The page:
Day 20 of 180 Days of Data Viz Learning #jfdi

I’m doing some form of data visualization learning for 180 days straight because I need to #JFDI.  See post explaining how and why I’m doing this.

Work from yesterday:

5 Best Practices for Creating Effective Dashboards And 7 mistakes you don’t want to make

  1.       Choose metrics that matter
    •        Limit to ones that contribute objectives
  2.       Keep it visual
    •        The human brain processes numbers and images as discrete “chunks” of information. As a result, reports and tables filled with numbers are difficult and time consuming to process. However, a single chart or graph can be comprehended almost immediately.
    •       Dashboards that include bar graphs, line graphs, heat maps, and scatterplots are popular and impactful because they are clear and people know how to read them. So while it’s tempting to show off your depth of charting skills, keep it simple on dashboards that will be used by many.
  3.       Make it interactive
    •        Interactive dashboards enable your audience to perform basic analytical tasks, such as filtering views, adjusting parameters, and drilling down to examine underlying data – all with intuitive selections on the dashboard. Providing this interactivity equips your viewers to go from the big picture to insight about how they can use the data to make better decisions in a matter of 1-2 clicks.
  4.        Keep it current or don’t bother
  5.       Make access easy
    •        Make it easy for people to select a link and go right to the dashboard – whether they’re at their desk or with mobile devices. Alternatives include posting files on websites, Wiki’s, or blogs. File-based distribution will present data synchronization issues (i.e., people reading old versions) and security may be more cumbersome, but at least you can develop good habits about the importance of dashboards and collaboration.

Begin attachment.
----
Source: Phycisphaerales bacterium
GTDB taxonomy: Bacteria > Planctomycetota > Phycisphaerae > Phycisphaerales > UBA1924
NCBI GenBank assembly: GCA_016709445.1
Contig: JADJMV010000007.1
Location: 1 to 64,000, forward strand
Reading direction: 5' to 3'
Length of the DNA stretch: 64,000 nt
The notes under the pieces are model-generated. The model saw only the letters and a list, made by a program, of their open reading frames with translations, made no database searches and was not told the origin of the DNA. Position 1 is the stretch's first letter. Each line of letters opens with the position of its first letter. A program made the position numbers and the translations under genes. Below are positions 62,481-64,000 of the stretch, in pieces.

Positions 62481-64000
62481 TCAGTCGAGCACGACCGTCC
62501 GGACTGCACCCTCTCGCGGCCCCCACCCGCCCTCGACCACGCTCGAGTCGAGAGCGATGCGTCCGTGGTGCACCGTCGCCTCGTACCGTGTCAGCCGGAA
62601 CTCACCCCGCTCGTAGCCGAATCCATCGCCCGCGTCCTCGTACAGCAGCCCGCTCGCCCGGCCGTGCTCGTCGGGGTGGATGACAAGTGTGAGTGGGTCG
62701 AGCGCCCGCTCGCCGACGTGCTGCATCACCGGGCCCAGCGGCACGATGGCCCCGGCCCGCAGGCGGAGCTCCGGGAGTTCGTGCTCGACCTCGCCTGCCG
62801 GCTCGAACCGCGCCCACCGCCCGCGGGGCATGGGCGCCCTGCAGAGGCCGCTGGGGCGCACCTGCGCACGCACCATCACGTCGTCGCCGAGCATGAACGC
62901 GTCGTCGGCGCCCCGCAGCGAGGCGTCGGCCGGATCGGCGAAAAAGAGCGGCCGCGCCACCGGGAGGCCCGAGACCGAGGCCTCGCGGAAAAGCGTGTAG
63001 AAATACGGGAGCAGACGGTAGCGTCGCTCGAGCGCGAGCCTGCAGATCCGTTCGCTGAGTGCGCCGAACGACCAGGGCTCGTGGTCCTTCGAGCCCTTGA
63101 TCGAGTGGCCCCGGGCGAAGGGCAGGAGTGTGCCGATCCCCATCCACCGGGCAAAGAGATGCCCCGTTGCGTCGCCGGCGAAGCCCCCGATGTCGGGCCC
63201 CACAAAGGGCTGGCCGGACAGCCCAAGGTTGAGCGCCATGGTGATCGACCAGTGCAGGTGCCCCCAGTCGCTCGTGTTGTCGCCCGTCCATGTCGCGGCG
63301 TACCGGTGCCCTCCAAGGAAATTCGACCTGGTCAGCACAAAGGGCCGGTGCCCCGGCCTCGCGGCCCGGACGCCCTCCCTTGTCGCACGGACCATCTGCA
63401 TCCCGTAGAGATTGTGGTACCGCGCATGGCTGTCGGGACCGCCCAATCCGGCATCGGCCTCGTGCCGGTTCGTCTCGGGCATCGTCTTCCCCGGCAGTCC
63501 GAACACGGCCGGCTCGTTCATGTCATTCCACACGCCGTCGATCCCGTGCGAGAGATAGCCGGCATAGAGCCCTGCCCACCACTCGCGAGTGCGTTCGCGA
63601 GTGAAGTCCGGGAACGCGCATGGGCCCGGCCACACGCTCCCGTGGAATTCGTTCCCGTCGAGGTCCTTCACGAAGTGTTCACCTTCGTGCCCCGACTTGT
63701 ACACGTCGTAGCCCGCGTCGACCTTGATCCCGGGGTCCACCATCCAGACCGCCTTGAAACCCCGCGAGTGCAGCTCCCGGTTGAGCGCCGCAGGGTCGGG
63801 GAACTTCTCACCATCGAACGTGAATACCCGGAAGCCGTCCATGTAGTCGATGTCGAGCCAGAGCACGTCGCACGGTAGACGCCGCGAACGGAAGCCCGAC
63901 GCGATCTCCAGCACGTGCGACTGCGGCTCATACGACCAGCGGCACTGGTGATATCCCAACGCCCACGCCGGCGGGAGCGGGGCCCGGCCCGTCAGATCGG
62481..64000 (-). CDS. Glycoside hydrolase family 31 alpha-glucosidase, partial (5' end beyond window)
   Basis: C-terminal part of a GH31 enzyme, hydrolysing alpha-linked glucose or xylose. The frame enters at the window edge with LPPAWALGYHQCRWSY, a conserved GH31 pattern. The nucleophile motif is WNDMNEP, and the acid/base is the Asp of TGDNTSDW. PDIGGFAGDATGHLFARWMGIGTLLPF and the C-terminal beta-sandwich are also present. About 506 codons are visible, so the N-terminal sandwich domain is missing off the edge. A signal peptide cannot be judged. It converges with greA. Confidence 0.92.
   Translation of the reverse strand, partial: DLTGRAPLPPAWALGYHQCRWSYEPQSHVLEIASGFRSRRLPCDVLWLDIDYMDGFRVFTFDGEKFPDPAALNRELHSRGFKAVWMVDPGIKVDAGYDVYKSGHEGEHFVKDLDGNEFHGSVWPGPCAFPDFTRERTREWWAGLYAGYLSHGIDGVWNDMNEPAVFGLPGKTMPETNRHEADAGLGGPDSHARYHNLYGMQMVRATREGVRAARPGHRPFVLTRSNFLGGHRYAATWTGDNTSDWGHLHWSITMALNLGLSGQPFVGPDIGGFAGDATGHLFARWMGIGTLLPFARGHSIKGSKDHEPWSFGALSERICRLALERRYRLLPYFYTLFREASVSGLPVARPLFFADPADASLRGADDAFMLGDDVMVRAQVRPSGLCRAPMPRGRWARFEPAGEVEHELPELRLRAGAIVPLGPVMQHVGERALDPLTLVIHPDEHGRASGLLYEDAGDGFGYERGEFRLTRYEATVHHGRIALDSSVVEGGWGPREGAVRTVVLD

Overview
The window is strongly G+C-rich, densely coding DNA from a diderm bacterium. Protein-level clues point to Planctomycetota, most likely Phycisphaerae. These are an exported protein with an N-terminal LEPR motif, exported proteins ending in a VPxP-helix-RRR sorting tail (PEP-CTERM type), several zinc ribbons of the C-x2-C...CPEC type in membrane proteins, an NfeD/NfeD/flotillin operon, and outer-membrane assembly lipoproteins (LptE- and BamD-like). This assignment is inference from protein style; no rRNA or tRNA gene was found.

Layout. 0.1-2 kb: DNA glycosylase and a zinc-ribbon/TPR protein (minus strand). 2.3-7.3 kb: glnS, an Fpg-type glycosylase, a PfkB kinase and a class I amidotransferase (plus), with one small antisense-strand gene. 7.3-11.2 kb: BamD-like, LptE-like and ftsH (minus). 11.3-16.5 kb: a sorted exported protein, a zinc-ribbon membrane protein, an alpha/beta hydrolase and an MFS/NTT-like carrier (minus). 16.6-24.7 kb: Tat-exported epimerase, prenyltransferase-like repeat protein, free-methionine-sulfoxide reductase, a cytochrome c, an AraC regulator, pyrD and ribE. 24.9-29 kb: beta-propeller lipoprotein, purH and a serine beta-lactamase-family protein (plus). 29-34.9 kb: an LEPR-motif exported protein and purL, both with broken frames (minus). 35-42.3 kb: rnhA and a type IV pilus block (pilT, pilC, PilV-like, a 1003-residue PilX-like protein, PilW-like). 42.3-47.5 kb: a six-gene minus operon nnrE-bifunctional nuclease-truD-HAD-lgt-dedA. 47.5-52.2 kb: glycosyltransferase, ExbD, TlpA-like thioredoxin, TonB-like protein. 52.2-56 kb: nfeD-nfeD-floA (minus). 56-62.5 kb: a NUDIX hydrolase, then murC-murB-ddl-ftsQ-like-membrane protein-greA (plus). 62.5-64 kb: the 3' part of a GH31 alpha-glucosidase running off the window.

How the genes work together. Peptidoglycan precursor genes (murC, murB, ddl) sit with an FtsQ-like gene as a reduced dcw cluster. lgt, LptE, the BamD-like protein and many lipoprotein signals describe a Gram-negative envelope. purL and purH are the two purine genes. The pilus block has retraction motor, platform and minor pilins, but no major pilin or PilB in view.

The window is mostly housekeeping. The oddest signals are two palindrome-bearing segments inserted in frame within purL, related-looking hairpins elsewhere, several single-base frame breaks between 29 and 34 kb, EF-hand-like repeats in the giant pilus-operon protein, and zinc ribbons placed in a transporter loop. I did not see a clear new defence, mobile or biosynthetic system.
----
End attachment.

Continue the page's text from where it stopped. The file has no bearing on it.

7 Mistakes to Avoid

  1.        Starting off with too much complexity
  2.        Using metrics no one understands
  3.        Cluttering the dashboard with low-value graphics and unintelligible widgets
  4.        Waiting for complex technology and big business intelligence deployment projects
  5.        Underestimating the need to maintain the dashboard
  6.        Failing to match metrics to the goal
  7.        Using ineffective, poorly designed graphs and charts

Be ready for it to be an iterative process and chose simplicity over flash, it won’t be one and done.

Best Practices for Designing Efficient Tableau Workbooks

  • Don’t try to put absolutely everything into a single, monolithic workbook.
  • If it isn’t fast in Tableau Desktop, it won’t be fast in Tableau Server.
  • The final result delivered by Tableau Server is an interactive application that allows users to explore the data rather than just viewing it. So to create an efficient Tableau dashboard, you need to stop thinking as if you were developing a static report.
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